anthers 5-12 mm long . 9
9a. Flowers cup-shaped, gaping; petals ascending below, recurved, spreading above;
pedicels declined or flexed, sepals less than half pedicel length . T. sulcatum
9b. Flowers wide open, petals spreading from the base; pedicels erect,
sepals more than half the pedicel
Michaux. Fl. Bor.-Amer. 1:215. 1803. Dwarf
trillium, early trillium. T. pusillum Michx. var. virginianum
Fernald. Rhodora 45: 397, plate 773, Figs. 1,2.
1943. T. pusillum Michx. var. monticulum Bodkin
& reveal. Brittonia 34: 142, Fig. 1. 1982.
Rhizomes white, horizontal to erect, up to 10 mm thick, 306 cm
long. Scapes 1-2, 1-2 dm high; glabrous. Bracts
sessile or nearly so, horizontal to drooping distally, 3-5
veined, not mottled, 3-8.5 cm long, 1-2.5 cm wide,
lance-elliptic or lance-ovate, obtuse. Flower above
bracts, pedicel 0.5-2.5 cm long, ascending. Petals white,
aging to pink, and then to a pale purple, 1.5-3.5 cm long, 4-10
mm wide, undulate, nearly equal to or slightly longer than the
sepals, linear-elliptic to linear. Stamens 5-10 mm long,
filaments broadened at the base, about as long as the yellow
anthers. Ovary white, obtusely 3- angled with white
stigmas spreading-ascending. Fruit about 1 cm long, ovoid
or ellipsoid, greenish white. (2N = 10). late March - late
April. In the Coastal
Plain, the habitat is very often an open or shaded
swamp. In western Virginia the habitats vary from dense
mixed deciduous forest of Quercus, Hamamelis and Rhododendron
sp. (Elliot Knob - Augusta County) to a more open forest at
Flagpole Knob (Rockingham County) of Pinus rigida Miller,
Pieris floribunda (Sims) B & H, Quercus rubra
L., and Kalmia latifolia L. with the trillium scattered
under the shade of these plants in haircap moss (Polytrichum).
The distribution of this species
in Virginia has led to some interesting interpretations.
It is called Trillium pusillum Michaux in Harvill, et al
(1992). The better-known coastal plain populations were
named Trillium pusillum var. virginianum by
Fernald (1943). A western mountain population discovered
by Roe (1978), which was then followed by other discoveries in
that region (Bodkin and Reveal 1983) was named T. pusillum
var. monticulum by Bodkin and Reveal (1982).
Evidence has been presented against this determination (Cabe and
Werth 1995a, 1995b). A morphometric study of the entire Trillium
pusillum complex over the southeastern United States
(Timmerman-Erskine et al 2002a) produced a similar conclusion to
Cabe and Werth that Trillium pusillum is a highly
variable species that doesn't warrant varietal designations,
although Trillium pusillum var. texanum was
elevated to Trillium texanum Barkley (Timmerman-Erskine
et al 2002b). Preliminary data from ITS sequences of the
proposed T. pusillum varieties show insufficient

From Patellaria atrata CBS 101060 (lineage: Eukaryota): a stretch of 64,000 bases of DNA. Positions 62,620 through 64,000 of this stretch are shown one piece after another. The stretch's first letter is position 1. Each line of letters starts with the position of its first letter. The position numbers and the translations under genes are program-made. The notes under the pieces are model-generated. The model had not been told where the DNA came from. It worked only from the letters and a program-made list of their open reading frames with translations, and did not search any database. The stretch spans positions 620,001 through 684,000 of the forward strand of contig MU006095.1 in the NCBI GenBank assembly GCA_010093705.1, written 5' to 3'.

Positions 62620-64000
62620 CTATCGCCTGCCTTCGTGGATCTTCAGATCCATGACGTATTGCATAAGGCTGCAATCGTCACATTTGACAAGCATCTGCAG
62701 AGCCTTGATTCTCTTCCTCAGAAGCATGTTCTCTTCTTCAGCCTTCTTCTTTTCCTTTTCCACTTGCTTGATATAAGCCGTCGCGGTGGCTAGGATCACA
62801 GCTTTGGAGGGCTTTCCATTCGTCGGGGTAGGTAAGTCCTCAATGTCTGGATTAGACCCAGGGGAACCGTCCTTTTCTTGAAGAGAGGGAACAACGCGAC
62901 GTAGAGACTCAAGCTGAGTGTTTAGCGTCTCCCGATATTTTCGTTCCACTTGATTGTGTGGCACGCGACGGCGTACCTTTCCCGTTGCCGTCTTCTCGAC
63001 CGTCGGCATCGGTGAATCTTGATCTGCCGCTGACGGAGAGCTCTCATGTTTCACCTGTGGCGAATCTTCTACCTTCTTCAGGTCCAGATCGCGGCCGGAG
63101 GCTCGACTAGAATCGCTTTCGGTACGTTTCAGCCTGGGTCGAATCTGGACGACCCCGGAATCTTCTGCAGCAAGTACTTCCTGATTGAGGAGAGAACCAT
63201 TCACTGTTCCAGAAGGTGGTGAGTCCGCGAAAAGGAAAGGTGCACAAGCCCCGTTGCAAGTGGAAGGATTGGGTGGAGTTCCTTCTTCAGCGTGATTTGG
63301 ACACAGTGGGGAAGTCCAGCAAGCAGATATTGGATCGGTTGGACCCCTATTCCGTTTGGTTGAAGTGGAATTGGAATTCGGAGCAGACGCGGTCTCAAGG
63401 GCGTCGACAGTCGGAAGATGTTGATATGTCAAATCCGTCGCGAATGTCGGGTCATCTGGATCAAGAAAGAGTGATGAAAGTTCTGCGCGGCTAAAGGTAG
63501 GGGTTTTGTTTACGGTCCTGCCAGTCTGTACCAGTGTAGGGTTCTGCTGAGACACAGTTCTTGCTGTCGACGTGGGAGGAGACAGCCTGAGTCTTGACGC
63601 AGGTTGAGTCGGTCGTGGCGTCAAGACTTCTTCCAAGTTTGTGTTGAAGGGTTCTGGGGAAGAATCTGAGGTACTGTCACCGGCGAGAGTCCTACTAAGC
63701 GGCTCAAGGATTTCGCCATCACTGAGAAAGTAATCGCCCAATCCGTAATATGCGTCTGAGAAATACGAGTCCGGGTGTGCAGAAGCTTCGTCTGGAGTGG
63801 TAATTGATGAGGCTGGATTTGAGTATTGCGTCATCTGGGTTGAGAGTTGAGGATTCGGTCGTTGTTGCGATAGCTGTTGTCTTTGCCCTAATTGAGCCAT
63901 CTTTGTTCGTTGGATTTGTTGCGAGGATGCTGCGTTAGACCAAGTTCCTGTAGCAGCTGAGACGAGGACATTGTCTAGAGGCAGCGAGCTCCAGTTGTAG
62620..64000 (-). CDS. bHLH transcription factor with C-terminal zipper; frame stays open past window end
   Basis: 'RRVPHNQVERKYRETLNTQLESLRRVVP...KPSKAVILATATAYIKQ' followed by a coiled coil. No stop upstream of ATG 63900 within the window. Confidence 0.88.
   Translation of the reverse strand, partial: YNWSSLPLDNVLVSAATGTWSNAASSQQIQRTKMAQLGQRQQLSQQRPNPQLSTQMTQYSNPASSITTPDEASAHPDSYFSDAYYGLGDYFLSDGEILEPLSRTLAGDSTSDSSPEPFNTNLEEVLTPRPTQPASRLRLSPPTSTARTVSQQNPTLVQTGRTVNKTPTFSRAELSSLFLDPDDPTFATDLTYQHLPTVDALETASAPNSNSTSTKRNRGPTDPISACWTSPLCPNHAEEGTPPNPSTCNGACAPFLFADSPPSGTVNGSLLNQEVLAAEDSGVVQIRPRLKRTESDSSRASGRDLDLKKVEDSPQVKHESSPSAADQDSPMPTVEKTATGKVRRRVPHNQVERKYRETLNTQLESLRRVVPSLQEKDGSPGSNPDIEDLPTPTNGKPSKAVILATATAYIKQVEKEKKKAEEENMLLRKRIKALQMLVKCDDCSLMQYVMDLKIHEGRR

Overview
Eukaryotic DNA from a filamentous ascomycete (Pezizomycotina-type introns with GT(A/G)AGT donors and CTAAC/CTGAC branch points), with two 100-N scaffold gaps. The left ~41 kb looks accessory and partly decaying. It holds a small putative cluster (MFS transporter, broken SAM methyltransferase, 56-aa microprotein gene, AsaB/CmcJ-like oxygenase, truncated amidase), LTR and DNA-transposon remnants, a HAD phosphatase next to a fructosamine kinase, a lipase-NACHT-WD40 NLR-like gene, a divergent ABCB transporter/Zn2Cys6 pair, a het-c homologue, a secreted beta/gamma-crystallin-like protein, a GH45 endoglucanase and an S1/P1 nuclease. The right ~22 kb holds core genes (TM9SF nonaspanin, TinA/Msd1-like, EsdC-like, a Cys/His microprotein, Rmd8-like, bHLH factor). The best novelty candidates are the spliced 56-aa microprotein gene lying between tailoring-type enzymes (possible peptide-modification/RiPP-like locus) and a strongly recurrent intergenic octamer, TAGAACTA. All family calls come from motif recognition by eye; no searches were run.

variation for their recognition (Farmer 2003). A study of chromosome
morphology of samples from mountain and coastal plain
populations of T. pusillum reveals no differences.
These data agree with the published morphology of a coastal
plain population by Baldwin (1949). The present study of
Trillium in Virginia will employ the species name without the
varietal designations pending further studies at the biochemical
level. Whitish rhizome up to 10 mm thick, 3-6 cm.
long; stem greenish, slender, .5-3dm high; leaves sessile or
nearly so, 3-5 veined, not mottled, 3-8.5 cm long, 1-2.5 cm
wide, lance-elliptic or lance-ovate, obtuse. Pedicel
.5-3cm long, ascending. Petals white, aging to pink, and
then to a pale purple, 1.5-3.5cm long, 4-10 mm wide, undulate,
nearly equal to or slightly longer than the sepals, lanceolate.
Filaments broadened at base, about as long as the anthers,
forming stamens 5-10 mm long; ovary white, obtusely 3-angled
with white stigmas spreading-ascending. Berry about 1cm
long, ovoid or ellipsoid.
Trillium nivale Riddel. Syn. Fl. West. States, 93. 1835. Snow Trillium. Rhizomes short, white. Scapes 1, 8-15 cm high, glabrous. Bracts petiolate, elliptic to lance-ovate to ovate, 2-5 cm long by 1-3 cm wide. Flower erect, pedicles 5-20 mm long, recurving below the leaves after pollination, sepals 1-3 cm long, spreading, much shorter than the petals; petals white or white with a pinkish base, elliptic or oblong-elliptic, 2-5 cm long, spreading, margins entire to slightly wavy. Stamens 5-18 mm long, pale yellow anthers equal to or slightly exceeding the white filaments. Ovary greenish white, obtusely 3-angled; style 0.5-1.5 cm long with spreading tips. Fruits greenish white, globose to ovate, about 1 cm long. (2N = 10). Early March-early April. The single report of this species in Virginia is in Highland County on a limestone bluff overlooking the South Branch of the Potomac River very close to the West Virginia border. Scattered over this site are Acer saccharum Marshall and Tilia sp. Nesom and LaDuke (1985) discuss the biology of this species from populations in Ohio, and reports a chromosome number of 2N = 10, but no morphological information is shared about these chromosomes. The studies revealed that Ohio T. nivale was calciphilic, had a range commensurate with the glaciation events of that region, took 3-4 years before sexual maturation occurred; that about nine months was the gap between meiotic activity and eventual flowering; that seeds matured in three months, and that seeds were disseminated by ants. Further studies by Bayer, LaDuke and Crawford (1987) of genetic variation in the Ohio populations using izozyme markers revealed a low amount of variation that might have been caused by the founders effect. This suggestion was based on what they observed about the reproductive biology of the species. The chromosomes I identified in this trillium are not all that markedly different from the published information of a Kentucky population by Bailey (1958). The distribution of Trillium nivale reveals that it is rare in Virginia.